Jönköping University, School of Engineering, JTH, Industrial Engineering and Management. Jönköping University, School of Engineering, JTH. Research area Industrial Production.
    Strategic lead-time implications on return on assets2016Conference paper (Other academic)
    Abstract [en]

    Time, or elements of time, are frequently considered a core competitive advantage and affecting the financial situation of a company. However, the connection between lead-time and financial measures is not always obvious. Therefore, in this paper the conceptual relations between the strategic lead-times and the financial measure return on assets (ROA) are empirically investigated. The results from this research will help increase the understanding of lead-time as a critical resource and reduce the literature gap between strategic lead-times and financial measures. Furthermore, the result could be used by practitioners in evaluating supply chain design and prioritize alternatives based on profitability.

  • 28.
    Tiedemann, Fredrik
    et al.
    Jönköping University, School of Engineering, JTH, Industrial Engineering and Management. Jönköping University, School of Engineering, JTH. Research area Industrial Production.
    Johansson, Eva
    Jönköping University, School of Engineering, JTH, Industrial Engineering and Management. Jönköping University, School of Engineering, JTH. Research area Industrial Production.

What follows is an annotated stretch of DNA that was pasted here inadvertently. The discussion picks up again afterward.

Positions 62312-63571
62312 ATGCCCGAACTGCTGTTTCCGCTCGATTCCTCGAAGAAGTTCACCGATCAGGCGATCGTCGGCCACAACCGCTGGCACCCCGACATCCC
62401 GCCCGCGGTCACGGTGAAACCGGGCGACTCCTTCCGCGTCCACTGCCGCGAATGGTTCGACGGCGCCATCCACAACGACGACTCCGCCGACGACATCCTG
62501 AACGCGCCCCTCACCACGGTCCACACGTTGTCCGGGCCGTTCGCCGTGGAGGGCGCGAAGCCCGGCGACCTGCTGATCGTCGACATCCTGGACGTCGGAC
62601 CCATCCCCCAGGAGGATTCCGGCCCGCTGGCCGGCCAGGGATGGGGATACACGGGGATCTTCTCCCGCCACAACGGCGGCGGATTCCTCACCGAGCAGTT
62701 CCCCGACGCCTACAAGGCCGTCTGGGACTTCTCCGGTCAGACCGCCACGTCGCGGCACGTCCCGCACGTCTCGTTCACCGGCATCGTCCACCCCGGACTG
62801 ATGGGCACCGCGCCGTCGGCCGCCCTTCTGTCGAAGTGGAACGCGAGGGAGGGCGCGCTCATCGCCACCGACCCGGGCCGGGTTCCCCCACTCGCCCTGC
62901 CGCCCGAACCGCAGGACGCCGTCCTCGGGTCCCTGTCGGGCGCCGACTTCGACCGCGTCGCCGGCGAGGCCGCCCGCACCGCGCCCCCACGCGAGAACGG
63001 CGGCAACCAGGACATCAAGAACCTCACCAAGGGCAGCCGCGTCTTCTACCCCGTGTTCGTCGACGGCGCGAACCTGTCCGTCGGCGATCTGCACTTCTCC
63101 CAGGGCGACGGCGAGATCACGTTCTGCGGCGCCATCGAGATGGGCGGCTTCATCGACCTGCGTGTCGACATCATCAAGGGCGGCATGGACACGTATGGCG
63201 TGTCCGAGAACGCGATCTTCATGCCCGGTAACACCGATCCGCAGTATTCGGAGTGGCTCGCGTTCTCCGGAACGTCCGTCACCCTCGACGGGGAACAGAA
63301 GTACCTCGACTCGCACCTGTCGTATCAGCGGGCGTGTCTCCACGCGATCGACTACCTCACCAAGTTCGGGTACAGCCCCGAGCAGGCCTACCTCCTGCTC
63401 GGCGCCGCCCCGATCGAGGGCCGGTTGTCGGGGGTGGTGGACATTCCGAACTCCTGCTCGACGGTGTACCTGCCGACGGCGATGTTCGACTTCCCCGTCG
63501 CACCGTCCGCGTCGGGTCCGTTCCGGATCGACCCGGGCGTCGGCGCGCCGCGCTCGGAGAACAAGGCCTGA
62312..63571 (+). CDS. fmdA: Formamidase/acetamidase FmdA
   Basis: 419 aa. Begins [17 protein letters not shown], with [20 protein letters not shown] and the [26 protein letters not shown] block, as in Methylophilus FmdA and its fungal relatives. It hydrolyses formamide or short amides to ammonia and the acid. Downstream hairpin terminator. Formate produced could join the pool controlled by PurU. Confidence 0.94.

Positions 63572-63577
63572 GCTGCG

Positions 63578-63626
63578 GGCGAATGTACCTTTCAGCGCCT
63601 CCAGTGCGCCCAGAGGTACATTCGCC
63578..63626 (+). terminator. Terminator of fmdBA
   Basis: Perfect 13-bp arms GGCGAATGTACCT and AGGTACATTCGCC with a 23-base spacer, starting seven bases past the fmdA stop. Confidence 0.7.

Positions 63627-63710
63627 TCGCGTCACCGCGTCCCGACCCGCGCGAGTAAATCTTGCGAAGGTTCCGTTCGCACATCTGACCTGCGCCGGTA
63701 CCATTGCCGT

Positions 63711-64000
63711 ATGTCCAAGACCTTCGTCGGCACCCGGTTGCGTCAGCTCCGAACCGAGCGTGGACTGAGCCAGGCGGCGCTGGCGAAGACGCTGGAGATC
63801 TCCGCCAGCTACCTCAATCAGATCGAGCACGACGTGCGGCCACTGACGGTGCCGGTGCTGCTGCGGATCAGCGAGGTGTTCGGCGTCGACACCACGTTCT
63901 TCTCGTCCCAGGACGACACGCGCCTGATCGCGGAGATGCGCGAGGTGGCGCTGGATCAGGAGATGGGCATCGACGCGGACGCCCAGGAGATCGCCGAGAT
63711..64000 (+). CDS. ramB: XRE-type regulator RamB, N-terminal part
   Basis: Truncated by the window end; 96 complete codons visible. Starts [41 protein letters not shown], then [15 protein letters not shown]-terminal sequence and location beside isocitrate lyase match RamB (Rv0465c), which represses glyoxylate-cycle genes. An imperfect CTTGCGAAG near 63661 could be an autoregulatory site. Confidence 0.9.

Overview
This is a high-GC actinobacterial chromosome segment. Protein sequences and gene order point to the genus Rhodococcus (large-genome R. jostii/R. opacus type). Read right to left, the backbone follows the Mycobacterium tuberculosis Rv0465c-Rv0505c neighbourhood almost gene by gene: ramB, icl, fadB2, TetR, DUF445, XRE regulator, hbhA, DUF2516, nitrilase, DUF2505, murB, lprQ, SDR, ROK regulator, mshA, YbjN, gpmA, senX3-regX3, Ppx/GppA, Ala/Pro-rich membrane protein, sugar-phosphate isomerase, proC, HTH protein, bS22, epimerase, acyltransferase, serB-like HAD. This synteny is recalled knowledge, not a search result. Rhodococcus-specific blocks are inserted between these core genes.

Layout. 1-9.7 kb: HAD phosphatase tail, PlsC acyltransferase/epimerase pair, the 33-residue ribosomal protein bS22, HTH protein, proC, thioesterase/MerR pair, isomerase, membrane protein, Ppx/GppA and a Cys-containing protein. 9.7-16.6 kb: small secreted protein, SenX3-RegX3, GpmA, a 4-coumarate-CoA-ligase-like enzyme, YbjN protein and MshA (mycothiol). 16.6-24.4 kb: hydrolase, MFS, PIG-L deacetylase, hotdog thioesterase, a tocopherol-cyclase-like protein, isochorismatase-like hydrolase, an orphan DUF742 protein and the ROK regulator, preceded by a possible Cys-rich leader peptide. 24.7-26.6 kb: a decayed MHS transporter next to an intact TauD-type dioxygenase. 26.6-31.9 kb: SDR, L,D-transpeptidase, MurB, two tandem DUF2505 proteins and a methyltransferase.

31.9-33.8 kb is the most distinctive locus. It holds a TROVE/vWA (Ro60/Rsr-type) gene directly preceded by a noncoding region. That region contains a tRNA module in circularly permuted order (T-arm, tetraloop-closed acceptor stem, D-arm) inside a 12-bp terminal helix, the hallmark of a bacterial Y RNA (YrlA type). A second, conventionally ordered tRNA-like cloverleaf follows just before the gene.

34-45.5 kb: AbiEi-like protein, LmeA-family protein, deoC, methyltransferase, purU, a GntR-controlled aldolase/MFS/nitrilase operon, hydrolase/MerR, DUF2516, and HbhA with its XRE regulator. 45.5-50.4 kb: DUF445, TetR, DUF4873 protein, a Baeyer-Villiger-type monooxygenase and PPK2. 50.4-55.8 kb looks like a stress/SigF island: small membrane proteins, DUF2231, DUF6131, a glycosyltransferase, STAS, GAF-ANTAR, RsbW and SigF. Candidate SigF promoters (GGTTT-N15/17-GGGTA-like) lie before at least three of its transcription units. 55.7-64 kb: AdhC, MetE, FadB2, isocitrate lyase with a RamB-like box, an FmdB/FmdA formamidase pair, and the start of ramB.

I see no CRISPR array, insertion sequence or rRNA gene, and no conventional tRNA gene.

Wikner, Joakim
    Jönköping University, School of Engineering, JTH, Industrial Engineering and Management. Jönköping University, School of Engineering, JTH. Research area Industrial Production.
    Strategiska ledtiders inverkan på räntabilitet2016Conference paper (Refereed)
    Abstract [sv]

    Tid och ledtid betraktas ofta som en konkurrensfördel samt påverkar ett företags ekonomiska situation. Sambandet mellan ledtid och finansiella nyckeltal är dock inte alltid självklart. I denna studie undersöktes därför empiriskt relationen mellan strategiska ledtider och det finansiella nyckeltalet ROA. Resultaten från denna studie bidrar till att öka förståelsen för ledtid som en kritisk egenskap samt minska det teoretiska gapet gällande sambandet mellan ledtid och finansiella nyckeltal. Resultaten kan vidare användas av företag vid utvärdering och prioritering av olika alternativ i försörjningskedjan.

  • 29.
    Wikner, Joakim
    et al.
    Jönköping University, School of Engineering, JTH, Industrial Engineering and Management.
    Bäckstrand, Jenny
    Jönköping University, School of Engineering, JTH, Industrial Engineering and Management.
    Johansson, Eva
    Jönköping University, School of Engineering, JTH, Industrial Engineering and Management.
    Customer-differentiated triadic interaction based on decoupling points2017In: Journal of Global Operations and Strategic Sourcing, ISSN 2398-5364, Vol. 10, no 2, p. 185-205Article in journal (Refereed)
    Abstract [en]

    Purpose